Exam season is never easy, so if you’re feeling overwhelmed or anxious, you’re not alone.  Stress is a natural, hormonal reaction in which our central nervous system switches to “fight or flight” mode.  While a little stress can help motivate you to revise, too much can cause mental and physical symptoms to occur.

It’s important to check in with how we are feeling physically and emotionally so we can recognize when we are getting too stressed. The following is a list of some symptoms you may experience if your stress levels become too high during exams:

  • Feeling confused
  • Losing touch with friends
  • Feeling moody and low
  • Having trouble making decisions
  • Feeling overwhelmed
  • Lack of motivation
  • Trouble sleeping
  • Tense muscle
  • Headaches
  • Feeling sick
  • Fidgeting, nail biting or teeth grinding

What can I do if I start feeling stressed?

  • Remember to breathe: set aside a couple of minutes each day to practice mindfulness. This will help to calm your body’s stress response and shift your attention back to the present moment. Mindfulness involves silently paying attention to thoughts, sounds, and the sensations of breathing, bringing your attention back to this when your mind starts to wonder. You can practice mindfulness anywhere alone, but there are also resources to help such as Headspace, which provide guided meditations.
  • If you are struggling, talk to someone. There is nothing wrong with asking for help. Talk to friends, family, or a trusted teacher. Alternatively, don’t be afraid to seek professional help if you need additional support.At Bath Academy, if you are feeling overwhelmed by stress, please talk to a member of staff. Our welfare officer, Natalia, is always on hand to offer advice and support. If you would like to talk to her, she is available in room 9, or you can email: Natalia.knott@bathacademy.co.uk

What causes exam stress?

 

One of the best ways to combat stress is to acknowledge the reasons why we become stressed. The following is a list of common causes of exam stress, along with what you can do to prevent them:

Fear of Failure

  • Exam success does not define you as a person. Everyone reacts differently to different situations – there’s so much more to you as a person than how well you can respond to an exam.
  • Believe in yourself! When we’re faced with new challenges, we often forget about how much we have already achieved. Think about how many assessments and mocks you have already completed – if you have prepared well and you think positively, you should be okay!
  • Forget about the exam once it’s finished. There’s nothing you can do about it, and worrying won’t change your mark.
  • You may be able to re-sit. In the worst-case scenario, you may be able to re-sit the exam – not everything goes right the first time!

Wanting to Achieve Specific Results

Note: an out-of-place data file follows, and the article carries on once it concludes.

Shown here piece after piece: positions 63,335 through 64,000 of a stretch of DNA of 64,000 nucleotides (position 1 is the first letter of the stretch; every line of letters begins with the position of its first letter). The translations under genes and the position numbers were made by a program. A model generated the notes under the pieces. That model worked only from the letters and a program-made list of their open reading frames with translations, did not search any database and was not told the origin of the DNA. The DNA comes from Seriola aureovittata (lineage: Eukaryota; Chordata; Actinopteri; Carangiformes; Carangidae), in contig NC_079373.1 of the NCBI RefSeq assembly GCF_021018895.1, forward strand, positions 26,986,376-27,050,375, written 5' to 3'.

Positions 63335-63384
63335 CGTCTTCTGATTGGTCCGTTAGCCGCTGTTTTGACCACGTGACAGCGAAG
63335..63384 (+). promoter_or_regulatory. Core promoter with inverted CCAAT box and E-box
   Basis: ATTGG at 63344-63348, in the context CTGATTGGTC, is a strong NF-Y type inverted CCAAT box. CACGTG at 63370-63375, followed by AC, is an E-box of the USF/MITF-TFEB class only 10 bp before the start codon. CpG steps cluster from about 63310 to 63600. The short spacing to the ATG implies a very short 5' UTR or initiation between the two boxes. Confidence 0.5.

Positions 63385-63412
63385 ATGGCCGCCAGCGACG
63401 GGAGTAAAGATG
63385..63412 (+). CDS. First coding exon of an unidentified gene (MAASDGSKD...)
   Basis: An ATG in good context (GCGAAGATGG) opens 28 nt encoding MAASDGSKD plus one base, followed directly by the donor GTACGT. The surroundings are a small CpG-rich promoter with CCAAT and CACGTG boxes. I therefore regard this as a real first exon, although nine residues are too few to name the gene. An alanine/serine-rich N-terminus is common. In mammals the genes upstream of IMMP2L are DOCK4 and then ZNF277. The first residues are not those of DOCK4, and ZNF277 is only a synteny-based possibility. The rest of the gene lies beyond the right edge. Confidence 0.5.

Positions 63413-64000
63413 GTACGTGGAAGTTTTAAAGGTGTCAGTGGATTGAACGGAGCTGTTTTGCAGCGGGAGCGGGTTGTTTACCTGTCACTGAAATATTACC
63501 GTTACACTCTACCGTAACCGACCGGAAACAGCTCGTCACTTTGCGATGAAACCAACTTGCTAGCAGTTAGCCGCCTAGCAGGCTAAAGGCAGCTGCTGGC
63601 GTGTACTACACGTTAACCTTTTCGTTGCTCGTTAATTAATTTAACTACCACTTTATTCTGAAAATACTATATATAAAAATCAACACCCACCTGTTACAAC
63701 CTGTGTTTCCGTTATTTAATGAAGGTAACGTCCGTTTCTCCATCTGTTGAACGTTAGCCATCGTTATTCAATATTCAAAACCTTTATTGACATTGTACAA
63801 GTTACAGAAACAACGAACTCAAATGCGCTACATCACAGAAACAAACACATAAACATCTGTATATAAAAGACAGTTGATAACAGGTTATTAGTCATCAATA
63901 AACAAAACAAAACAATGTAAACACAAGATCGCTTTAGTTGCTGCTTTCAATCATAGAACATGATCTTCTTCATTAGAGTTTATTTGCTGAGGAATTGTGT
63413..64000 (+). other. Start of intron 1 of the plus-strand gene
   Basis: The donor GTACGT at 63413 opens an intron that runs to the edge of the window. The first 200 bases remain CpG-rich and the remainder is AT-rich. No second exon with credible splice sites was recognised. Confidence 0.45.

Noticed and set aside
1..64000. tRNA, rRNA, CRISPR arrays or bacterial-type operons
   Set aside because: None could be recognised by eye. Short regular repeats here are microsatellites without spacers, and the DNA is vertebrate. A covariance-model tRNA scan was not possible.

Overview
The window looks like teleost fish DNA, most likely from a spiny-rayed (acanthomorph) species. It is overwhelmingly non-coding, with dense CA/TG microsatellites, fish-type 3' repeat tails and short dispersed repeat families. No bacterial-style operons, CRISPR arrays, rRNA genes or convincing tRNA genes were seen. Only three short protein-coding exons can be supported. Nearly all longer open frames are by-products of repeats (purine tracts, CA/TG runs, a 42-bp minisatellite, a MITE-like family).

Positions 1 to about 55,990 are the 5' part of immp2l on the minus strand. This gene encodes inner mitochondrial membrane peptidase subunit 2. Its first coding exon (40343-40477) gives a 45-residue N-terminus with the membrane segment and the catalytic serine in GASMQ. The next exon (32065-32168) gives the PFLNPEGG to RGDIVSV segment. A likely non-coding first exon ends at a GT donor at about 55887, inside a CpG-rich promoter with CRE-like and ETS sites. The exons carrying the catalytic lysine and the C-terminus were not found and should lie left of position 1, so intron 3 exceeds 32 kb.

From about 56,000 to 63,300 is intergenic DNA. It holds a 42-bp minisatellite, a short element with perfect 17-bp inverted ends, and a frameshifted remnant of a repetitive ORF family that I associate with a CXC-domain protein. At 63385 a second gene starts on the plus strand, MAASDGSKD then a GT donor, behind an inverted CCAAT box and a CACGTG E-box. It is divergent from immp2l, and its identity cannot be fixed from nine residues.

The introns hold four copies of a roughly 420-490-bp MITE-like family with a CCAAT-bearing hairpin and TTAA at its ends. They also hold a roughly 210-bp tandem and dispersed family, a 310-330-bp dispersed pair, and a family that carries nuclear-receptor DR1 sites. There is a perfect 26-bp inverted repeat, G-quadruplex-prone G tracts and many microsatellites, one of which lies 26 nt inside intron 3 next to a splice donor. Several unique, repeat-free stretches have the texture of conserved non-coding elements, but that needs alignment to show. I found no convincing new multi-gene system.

• In the future, employers won’t just look at your exam scores. They’ll also be interested in your attitude, transferrable skills and how well you’ll get on with other people.
  • If you don’t reach the requirements you need, you may be able to re-sit. Alternatively, there may be other pathways which will allow you to get to where you want to be.

Having Difficulties Understanding the Content

  • Talk to your course friends or teacher as they may be able to fix your understanding and point out where you’re going wrong.
  • Attend one of our Study Skills Workshops or Revision Courses throughout the year to ensure you are organized and address the areas of your subjects you find difficult ahead of time.

Comparing yourself to others

  • Don’t compare grades to others – we are all different and have different strengths.
  • Don’t be put off by friends saying that they are doing huge amounts of revision. We all work in different ways and their revision techniques may not be productive or efficient for you.

Not Feeling Prepared/Not Having Enough Time to Study

  • Be organized! Break your revision down into small chunks and form a plan.
  • Set realistic goals. Try not to set yourself up to fail by setting yourself goals that you won’t be able to meet. Having realistic targets will be much more motivational.
  • Don’t panic if you go slightly off schedule – tomorrow is another day.
  • Don’t ignore the problem! Some students deal with stress by ignoring their revision, which leads to more stress in the long run.

Feeling Pressure from Family

  • Communicate with your family about what your expectations for exams are so you can all be on the same page.

 

 

Remember that it is normal to feel stressed during exam season, but it is important that if you are feeling overwhelmed you get support. Talk to a good friend, family member or teacher if you need to and, if you need extra support or you are struggling to cope, you can seek additional help: